Matt Kuchar has defended himself after critics, including Jack Nicklaus, claimed he tried to bend the rules during the Memorial Tournament on Thursday.
Kuchar’s drive onto the fairway on the 17th landed on the edge of a pre-made pitch mark, which both the American and PGA rules official Robby Ware agreed was already in place.
Under current rules, golfers are entitled to a free drop from their own pitch mark, but have to play the ball as it lies if it lands in one that had been made previously.
However, Kuchar believed he could have been entitled to some relief, and called over another official for a second opinion, even jokingly asking for a third after the initial decision was upheld, with playing partner Rickie Fowler standing by the officials.
Kuchar eventually parred the hole and stood firm in response to criticism he received on social media after the incident.
“I guess it’s not a new embedded ball if it breaks new ground,” Kuchar told a press conference after returning to the clubhouse with a one-over 73.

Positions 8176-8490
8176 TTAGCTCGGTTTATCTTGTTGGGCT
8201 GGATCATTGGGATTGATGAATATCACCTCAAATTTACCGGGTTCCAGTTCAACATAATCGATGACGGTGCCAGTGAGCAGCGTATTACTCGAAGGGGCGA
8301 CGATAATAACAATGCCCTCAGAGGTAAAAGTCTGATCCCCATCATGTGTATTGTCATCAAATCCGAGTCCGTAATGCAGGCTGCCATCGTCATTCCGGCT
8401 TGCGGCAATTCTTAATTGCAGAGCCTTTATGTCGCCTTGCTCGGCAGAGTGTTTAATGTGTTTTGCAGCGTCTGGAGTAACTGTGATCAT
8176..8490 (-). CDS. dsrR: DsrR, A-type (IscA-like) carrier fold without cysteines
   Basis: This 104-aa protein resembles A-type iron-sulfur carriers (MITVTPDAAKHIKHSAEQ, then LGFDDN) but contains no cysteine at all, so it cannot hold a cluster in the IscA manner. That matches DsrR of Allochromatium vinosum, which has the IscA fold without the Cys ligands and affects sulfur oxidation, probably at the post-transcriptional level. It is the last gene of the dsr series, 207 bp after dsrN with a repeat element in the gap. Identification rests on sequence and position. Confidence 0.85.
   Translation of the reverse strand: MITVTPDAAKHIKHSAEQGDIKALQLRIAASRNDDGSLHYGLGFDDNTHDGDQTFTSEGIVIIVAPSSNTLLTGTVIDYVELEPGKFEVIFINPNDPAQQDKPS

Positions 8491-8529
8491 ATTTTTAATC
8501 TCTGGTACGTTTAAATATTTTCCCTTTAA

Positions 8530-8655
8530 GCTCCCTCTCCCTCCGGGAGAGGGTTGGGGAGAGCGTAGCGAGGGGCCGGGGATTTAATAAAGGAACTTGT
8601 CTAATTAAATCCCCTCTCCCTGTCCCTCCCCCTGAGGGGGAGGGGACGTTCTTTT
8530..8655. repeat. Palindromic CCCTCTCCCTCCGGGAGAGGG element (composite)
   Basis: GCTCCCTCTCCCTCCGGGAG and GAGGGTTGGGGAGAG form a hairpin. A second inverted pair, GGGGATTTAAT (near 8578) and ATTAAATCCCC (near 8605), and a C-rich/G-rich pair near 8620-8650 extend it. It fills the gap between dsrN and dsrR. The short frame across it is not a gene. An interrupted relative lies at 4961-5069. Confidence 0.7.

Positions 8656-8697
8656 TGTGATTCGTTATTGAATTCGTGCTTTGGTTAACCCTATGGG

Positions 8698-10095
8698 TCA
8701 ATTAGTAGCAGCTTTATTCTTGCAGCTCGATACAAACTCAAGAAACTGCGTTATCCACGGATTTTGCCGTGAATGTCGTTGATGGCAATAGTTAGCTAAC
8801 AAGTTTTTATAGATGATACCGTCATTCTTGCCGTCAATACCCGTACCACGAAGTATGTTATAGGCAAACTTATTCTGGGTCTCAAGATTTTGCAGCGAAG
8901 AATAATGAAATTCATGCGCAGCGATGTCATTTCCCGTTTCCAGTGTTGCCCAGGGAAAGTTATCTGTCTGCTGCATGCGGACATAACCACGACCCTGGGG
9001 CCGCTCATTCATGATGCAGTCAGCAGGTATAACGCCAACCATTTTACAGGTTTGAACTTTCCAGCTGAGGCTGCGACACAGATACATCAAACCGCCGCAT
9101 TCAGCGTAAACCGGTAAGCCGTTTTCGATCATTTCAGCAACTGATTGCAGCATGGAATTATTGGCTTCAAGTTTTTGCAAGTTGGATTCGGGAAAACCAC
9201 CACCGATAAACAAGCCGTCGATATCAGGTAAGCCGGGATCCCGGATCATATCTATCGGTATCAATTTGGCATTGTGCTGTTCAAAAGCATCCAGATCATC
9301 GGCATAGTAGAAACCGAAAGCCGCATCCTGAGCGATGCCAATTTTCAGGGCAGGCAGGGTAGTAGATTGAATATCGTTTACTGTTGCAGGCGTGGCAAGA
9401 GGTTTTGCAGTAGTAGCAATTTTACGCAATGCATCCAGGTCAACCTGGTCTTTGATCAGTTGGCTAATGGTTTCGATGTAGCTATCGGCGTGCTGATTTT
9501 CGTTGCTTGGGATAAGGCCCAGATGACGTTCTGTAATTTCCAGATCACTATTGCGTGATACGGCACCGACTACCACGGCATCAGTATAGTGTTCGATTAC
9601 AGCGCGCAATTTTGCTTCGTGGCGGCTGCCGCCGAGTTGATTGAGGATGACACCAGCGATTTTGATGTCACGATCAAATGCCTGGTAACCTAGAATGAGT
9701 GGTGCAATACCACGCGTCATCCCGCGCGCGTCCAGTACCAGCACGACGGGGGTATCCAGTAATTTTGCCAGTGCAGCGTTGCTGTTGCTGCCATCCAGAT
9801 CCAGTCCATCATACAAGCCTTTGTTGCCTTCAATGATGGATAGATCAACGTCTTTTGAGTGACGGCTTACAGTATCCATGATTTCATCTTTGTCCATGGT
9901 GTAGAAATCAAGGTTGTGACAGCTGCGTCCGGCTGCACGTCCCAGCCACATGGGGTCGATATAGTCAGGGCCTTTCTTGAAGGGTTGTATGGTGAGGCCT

“When looking at the replay I saw in the [camera], it looked like there was potential that it might have broken new turf.
“I heard it bounced in there and thought there was potential that it might had broken ground again. That was my question, was that a new pitch, is that a new potential embedded ball.
“The rules officials, they know the rules a lot better than I do. I thought there was potential that it might have broken additional ground and is that a new embedded ball. I’m not sure, and that’s why we have the rules officials.
“I’m certainly satisfied with making a [par] there. I like to think things work out the way they’re supposed to. Making four there is all I can ask for.”
You can barely see his shoes in that rough.
What a shot, @RickieFowler. #LiveUnderPar pic.twitter.com/l2eK7VyI5Y
— PGA TOUR (@PGATOUR) May 30, 2019
Kuchar has been no stranger to controversy in recent months, having apologised in February for not agreeing to pay a temporary caddie in full after his victory in the Mayakoba Golf Classic in November.
Tournament host Nicklaus told CBS: “That is the most amusing thing I’ve ever seen someone try to get a ruling on.”